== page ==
On Monday, Fox announced the series, which takes place in mythical ancient Greece, and will be centered on a flawed family of humans, gods, and monsters that tries to run one of the world’s first cities without killing each other. The series is part of the direct animation deal that Harmon signed with Fox Entertainment in 2020. Voice casting for the program is currently underway and is expected to be announced in several months. A release date for the series was not provided.
“Leave it to Dan Harmon to turn the mythos of early Greek civilization into remarkably sharp commentary on today’s politics, celebrity, and pop culture,” Michael Thorn, president of entertainment at Fox said in a statement. “This project is an incredibly irreverent family comedy as told by one of the town’s most inventive storytellers. We are proud to be partnered with Dan on this series, which strengthens our hold on the animation space and, as we continue to build Fox Entertainment, marks an important first step for us with our first fully owned scripted property.”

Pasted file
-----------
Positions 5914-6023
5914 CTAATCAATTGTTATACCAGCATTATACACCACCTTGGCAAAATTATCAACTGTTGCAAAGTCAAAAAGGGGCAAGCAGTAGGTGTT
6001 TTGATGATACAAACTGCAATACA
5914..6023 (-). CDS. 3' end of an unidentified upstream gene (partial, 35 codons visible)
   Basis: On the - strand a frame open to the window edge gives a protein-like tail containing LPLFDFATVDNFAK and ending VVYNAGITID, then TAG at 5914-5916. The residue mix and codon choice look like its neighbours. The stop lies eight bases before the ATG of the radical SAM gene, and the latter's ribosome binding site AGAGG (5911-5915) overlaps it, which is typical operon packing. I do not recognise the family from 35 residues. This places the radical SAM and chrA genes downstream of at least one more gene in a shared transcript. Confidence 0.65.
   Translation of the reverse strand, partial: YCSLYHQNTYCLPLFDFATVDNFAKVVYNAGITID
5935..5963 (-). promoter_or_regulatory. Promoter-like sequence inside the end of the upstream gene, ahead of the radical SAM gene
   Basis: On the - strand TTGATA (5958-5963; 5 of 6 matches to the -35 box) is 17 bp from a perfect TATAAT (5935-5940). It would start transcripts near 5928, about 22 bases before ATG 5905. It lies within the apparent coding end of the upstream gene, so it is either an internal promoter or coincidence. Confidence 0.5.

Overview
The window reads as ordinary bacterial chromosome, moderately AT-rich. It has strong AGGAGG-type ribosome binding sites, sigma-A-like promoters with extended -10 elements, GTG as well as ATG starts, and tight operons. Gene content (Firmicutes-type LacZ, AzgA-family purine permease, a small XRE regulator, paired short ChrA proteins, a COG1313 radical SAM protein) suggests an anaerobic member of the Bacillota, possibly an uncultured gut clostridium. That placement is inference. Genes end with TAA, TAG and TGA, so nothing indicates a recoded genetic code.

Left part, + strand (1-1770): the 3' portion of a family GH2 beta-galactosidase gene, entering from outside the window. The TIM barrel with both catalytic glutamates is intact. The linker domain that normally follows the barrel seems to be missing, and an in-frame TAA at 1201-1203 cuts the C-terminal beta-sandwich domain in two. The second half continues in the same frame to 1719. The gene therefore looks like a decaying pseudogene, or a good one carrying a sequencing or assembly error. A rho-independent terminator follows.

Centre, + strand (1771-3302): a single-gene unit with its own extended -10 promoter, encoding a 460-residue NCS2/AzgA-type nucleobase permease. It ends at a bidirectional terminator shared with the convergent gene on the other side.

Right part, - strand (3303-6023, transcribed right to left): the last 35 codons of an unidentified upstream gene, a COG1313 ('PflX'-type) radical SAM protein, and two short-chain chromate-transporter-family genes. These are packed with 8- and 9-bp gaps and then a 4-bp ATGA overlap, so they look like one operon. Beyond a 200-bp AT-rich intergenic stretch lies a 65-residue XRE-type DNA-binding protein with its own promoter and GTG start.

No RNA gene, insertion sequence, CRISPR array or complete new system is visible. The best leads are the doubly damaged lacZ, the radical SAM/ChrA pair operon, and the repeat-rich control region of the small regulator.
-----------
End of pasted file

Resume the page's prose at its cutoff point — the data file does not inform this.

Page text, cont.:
Harmon previously created NBC’s popular “Community” sitcom, which wrapped its sixth and final season in 2015. Harmon became one of the biggest names in animation following the success of “Rick and Morty.” He co-created and executive-produces the Adult Swim series. Harmon won 2018 and 2020 Emmys for Outstanding Animated Program and previously won an Emmy in 2009 for Outstanding Original Music And Lyrics for Oscar host Hugh Jackman’s opening number at the 81st Annual Academy Awards.
Harmon is also working on a fifth season of “Rick and Morty,” and teased that the season was “more on schedule than we’ve ever been” in October 2020. Cartoon Network ordered 70 more episodes of the show in 2018. At the time, Harmon noted that COVID-related production issues hadn’t significantly impacted work on “Rick and Morty.”
“It kind of makes you have to focus on the whole process when you don’t have this office environment anymore,” Harmon said in October 2020. “Everyone has to run this bee colony remotely, so the honey just gets made more consistently. It’s working for us.”